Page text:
Investing in Russia and investing in China are not exactly the easiest places for U.S. institutions to commit billions of dollars for exposure. There are Russian ETFs and China ETFs, and there are of course large public companies there. There are also ADRs that trade in New York or OTC. The problem is that there can be certain holding risks like liquidity and possible government regulations either limiting sales or limiting how much can be purchased. So what are investors supposed to think when Sinopec in China and Lukoil in Russia raise more than $6 billion in bond offerings in the United States?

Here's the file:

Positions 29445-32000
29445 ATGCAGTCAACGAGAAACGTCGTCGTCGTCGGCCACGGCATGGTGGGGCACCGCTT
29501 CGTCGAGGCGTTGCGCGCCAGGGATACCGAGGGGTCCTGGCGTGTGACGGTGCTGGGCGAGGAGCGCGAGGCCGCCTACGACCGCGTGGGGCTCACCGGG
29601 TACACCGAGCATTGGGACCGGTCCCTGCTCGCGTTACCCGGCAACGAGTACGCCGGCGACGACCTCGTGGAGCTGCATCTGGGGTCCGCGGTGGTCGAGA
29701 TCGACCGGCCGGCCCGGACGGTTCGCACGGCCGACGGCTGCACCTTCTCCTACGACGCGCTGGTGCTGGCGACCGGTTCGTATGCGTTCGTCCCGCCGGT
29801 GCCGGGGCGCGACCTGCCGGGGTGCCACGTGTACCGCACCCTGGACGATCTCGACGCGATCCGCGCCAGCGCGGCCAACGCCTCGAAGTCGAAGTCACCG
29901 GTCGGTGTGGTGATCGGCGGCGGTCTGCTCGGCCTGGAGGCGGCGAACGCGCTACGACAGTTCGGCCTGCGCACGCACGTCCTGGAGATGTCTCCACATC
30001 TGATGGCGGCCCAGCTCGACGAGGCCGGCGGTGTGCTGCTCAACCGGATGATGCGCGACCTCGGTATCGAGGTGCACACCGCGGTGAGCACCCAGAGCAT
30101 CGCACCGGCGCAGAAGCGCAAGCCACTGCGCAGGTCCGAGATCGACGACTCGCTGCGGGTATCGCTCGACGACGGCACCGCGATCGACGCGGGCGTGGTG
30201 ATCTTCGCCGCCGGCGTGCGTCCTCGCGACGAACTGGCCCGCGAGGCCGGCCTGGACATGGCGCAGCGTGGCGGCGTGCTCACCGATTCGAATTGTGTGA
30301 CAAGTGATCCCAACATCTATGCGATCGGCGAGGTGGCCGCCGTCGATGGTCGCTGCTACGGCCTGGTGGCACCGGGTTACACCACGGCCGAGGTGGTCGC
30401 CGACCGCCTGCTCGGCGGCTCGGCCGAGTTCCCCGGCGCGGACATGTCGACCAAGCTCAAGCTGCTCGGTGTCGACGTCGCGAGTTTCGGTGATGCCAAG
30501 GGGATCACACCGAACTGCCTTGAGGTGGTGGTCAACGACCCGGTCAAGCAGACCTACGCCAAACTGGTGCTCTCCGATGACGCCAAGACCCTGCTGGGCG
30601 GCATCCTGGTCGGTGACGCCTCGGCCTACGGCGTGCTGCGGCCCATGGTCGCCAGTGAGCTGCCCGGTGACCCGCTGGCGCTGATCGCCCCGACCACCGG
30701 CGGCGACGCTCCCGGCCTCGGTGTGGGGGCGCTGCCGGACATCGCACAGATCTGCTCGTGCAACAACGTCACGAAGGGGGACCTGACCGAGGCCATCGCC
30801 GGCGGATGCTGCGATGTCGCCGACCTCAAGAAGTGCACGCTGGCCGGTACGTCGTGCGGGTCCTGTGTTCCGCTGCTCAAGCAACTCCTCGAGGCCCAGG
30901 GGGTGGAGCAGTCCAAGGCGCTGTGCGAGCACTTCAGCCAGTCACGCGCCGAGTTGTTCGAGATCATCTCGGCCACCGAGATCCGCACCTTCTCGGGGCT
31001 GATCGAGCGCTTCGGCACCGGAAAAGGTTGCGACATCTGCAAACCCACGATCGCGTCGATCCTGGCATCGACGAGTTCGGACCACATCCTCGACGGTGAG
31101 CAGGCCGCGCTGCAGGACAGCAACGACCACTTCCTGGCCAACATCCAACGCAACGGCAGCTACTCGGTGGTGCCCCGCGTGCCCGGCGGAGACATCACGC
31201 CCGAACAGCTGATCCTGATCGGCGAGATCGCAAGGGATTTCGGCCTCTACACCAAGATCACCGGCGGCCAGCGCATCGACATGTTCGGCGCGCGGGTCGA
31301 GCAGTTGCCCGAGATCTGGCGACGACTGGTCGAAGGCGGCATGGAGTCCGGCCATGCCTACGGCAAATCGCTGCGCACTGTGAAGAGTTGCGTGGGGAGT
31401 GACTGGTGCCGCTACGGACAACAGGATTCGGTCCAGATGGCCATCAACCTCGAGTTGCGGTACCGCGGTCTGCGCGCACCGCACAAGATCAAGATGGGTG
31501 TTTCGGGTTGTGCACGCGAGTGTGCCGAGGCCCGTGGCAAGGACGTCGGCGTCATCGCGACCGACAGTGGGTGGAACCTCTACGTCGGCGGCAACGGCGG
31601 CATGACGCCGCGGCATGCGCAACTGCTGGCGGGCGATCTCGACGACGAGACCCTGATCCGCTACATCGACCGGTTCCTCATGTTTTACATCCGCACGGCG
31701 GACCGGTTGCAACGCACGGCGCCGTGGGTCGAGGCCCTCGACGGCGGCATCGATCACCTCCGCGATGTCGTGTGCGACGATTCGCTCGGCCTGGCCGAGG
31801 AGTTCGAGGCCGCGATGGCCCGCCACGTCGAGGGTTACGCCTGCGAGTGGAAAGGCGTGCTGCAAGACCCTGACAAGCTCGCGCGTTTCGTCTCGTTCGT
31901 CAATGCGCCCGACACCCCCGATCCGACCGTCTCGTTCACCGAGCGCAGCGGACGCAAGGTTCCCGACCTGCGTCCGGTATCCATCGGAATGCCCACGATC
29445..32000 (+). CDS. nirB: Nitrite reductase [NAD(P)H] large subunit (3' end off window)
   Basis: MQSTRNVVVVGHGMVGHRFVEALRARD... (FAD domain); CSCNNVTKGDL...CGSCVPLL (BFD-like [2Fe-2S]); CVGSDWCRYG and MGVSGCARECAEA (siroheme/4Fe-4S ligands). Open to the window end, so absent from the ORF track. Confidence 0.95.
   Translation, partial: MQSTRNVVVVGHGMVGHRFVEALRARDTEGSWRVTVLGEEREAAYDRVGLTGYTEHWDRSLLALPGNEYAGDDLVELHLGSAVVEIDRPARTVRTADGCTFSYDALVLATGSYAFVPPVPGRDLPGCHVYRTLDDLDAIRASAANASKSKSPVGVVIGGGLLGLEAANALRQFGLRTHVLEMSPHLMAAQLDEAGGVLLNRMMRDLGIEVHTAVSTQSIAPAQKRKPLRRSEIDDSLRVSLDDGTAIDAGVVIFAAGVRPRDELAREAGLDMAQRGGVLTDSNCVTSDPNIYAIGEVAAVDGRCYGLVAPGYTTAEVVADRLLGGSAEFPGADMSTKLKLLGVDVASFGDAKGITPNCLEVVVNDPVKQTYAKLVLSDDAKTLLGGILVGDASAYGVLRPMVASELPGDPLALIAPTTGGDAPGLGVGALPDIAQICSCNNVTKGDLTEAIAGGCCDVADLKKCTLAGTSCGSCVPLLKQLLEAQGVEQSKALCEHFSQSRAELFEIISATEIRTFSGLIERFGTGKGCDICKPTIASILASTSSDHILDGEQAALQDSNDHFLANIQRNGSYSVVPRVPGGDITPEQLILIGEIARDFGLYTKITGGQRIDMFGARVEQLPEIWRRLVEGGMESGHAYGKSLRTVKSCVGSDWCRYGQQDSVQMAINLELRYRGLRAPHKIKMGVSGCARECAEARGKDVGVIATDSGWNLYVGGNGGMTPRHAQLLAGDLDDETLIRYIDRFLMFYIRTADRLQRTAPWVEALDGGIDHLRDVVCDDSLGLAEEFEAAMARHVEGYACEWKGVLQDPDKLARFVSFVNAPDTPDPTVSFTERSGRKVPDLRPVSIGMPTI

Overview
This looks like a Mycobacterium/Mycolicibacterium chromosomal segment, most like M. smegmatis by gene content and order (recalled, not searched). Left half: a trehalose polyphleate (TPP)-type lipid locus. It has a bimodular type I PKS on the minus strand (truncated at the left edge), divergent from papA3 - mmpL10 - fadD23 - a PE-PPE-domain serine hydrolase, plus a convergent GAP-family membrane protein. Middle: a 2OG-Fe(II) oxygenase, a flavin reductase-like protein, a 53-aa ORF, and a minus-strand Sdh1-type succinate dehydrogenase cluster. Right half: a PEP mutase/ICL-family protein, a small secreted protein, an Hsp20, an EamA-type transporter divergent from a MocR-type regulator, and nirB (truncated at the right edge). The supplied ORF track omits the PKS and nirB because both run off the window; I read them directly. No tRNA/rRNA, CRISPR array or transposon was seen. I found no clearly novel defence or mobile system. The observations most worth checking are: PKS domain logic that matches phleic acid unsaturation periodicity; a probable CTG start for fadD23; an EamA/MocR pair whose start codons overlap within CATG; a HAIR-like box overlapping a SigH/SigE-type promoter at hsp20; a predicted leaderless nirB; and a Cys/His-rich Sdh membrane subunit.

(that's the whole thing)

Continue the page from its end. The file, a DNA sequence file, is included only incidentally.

For starters, these notes and bonds are only geared toward large investors and institutions. These are generally considered to be 144A private placements and are not registered securities with the Securities and Exchange Commission. Translation: possibly low or no liquidity.
China Petroleum & Chemical Corp. (NYSE:…
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